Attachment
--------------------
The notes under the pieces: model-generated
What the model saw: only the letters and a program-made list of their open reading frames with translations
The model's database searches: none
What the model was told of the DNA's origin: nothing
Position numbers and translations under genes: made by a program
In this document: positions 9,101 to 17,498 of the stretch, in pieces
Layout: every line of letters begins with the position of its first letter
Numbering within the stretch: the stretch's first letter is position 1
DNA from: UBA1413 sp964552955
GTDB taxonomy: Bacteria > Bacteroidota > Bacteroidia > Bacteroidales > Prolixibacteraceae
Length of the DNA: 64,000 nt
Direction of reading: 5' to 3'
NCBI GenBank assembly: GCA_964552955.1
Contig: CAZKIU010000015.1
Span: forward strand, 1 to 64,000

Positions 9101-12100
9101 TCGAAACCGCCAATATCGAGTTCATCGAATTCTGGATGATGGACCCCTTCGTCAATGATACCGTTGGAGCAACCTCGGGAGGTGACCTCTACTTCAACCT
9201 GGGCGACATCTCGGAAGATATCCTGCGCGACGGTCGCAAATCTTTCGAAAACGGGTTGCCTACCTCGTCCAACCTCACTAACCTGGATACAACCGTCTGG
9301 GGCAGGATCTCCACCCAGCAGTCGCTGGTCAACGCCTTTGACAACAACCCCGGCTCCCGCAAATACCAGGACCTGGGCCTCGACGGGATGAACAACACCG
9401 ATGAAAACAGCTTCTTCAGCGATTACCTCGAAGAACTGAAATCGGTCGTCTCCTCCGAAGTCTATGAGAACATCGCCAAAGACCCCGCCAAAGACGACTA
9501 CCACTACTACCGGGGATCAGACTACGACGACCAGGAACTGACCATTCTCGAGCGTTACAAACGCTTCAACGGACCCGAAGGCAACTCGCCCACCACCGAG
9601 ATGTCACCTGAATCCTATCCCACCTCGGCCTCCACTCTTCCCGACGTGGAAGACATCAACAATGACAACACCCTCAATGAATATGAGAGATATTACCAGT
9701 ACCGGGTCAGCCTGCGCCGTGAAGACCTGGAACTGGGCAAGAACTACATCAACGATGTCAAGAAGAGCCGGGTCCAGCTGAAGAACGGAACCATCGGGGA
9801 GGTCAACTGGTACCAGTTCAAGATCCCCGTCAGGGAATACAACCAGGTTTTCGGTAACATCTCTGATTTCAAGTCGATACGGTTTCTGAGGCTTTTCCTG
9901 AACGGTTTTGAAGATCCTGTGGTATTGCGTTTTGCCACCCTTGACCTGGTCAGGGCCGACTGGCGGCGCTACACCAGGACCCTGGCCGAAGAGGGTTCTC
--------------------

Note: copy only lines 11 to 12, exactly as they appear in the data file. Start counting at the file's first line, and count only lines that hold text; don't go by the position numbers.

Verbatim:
Length of the DNA: 64,000 nt
Direction of reading: 5' to 3'